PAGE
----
The psalm starts as we have seen.  The second stanza praises Jerusalem ‘as a city/ strongly compact’, and names it as the focus of pilgrimage and power : ‘It is there that the tribes go up,/ the tribes of the Lord.’.  The third stanza makes this even clearer : it is the law to praise God there, and it is where the judgment seats were set up ‘of the house of David’;  – so, lawful authority for the ages to come.

1 Advent A : Isaiah 2, and Ps 121/122

The choice of stanzas is different for the First Sunday of Advent (A).  We sing almost the entire psalm in this version.  This is in response to the words of the beautiful and poetic first reading, which describes ‘the vision of Isaiah […], concerning Judah and Jerusalem.’.   This is the fulfilment and apotheosis of the place and event that David’s consecration foreshadows. Isaiah sees ‘the mountain of the Temple of the Lord’ being lifted up above everything else, and all the nations will ‘stream’ to it (water flowing uphill, to show how amzing and totally other this will be), and they will say, ‘Come, let us go up to the mountain of the Lord’.  The whole world will make this pilgrimage.   The people  look forward to God teaching them, giving them his laws, bringing justice and peace.  The sentences roll on, coming to a final, almost breathless call, ‘O House of Jacob, come, let us walk in the light of the Lord.’.  It is a most beautiful and stirring piece of writing, with real elan.  I think it is impossible, even just reading it silently, not to feel the sweep up and down at the cadence like a mighty wave.

The Temple of the heavenly Jerusalem

The essential ‘place’ mentioned is the Temple and the mountain it is on.  Jerusalem is mentioned by name, but only once, as a pair with Zion, and I think this is why the two lines about Jerusalem the compact city are omitted from the Advent version of the psalm, in every version except the US’.  (The US version keeps all the lines, and ends up with one verse more than everyone else.)  The emphasis is rather on Jerusalem as a place of pilgrimage to praise the Lord’s name.  We have the thrones of judgement, just as at the end of the Christ the King version, but now we go further, with two stanzas of prayer for the peace of Jerusalem, because now it is more than just a city strongly compact (and therefore defensible if necessary); now it is the home of peace and the house of the Lord.  The swords have been hammered into ploughshares, or, as we might say today, the weapons have been put beyond use.  This is no earthly address, this is Mount Zion and the heavenly Jerusalem.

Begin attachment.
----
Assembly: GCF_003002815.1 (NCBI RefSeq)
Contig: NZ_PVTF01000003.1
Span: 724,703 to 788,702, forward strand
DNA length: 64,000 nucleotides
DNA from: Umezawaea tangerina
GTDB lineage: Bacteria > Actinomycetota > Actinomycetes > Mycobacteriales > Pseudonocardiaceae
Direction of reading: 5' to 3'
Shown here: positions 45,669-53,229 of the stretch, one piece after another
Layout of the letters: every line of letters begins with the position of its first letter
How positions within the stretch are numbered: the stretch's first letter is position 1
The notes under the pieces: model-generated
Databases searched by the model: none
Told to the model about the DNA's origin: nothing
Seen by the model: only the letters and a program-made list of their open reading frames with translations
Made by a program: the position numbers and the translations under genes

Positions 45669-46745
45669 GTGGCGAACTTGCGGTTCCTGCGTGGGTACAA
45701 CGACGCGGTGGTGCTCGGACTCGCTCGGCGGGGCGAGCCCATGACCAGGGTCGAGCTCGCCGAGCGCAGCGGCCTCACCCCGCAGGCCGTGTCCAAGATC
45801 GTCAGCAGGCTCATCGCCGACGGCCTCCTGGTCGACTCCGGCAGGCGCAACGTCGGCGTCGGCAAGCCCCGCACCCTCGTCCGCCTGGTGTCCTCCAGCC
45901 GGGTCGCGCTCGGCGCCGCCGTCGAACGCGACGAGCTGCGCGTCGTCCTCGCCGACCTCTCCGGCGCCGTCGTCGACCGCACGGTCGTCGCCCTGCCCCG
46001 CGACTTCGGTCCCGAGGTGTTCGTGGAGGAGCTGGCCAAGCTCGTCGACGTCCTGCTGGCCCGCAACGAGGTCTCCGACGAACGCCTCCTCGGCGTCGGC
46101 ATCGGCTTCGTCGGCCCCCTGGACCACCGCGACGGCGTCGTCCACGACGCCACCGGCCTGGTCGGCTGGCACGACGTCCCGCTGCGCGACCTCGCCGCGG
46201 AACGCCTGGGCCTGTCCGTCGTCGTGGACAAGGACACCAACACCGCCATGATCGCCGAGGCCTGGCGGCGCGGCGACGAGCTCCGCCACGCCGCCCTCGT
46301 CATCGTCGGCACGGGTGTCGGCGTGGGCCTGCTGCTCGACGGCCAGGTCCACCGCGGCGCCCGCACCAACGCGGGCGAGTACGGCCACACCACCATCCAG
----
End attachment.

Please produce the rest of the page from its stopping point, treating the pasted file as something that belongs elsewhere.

Setting the psalm(s)

There was so much similarity between the two versions of the psalm that it would have seemed perverse to write two different settings.  I think it’s important to preserve the link between them, so I kept the music the same, except that it was necessary to put extra bars in where there are extra lines.  I was very concerned to keep the feeling of ‘going up’ where possible, but it doesn’t technically occur in the words until the second stanza for everyone except the US, where it comes in the second line.  So I put it in the melody, which takes a run all the way up the octave.  It was difficult with the version of the words for CAN and OZ, so I shifted it to the recorder part, but (I hope) there’s still a feel of moving forwards.  Onwards and upwards.  It needs to be sung at a good walking pace, not rushing, but not dawdling either.

Ps 121/122, a psalm for coronations

This psalm has been set by many composers (including Boyce, Vivaldi, Purcell…), often incomplete, of course.  The most famous setting is probably the Hubert Parry version, which was composed for a king’s coronation in 19o2.  Some version has been sung at every British coronation since Charles I (though that did not end well).  I don’t think it’s because of a link between this psalm and the feast of Christ the King, however; I think it’s because of the whole tone of triumph and achievement.

Christ in glory ceiling mosaic
Coronation and glory, with a rainbow Jerusalem below
Miles to go before we sleep

Triumph and achievement are not exactly the expected note for the First Sunday of Advent!  Rather,  what we are doing is being delighted to have got this far, and working out what still remains to be done (the praying for the peace of Jerusalem), and above all, doing what we can to bring it about (last stanza).  So the words of the psalm the second time around, with its extra verse(s), help us to focus on going forward, and the job still to be done.  Very appropriate for 1 Advent, and not too daunting, because we are aware of the  (short) timeframe before the Prince of Peace himself will arrive.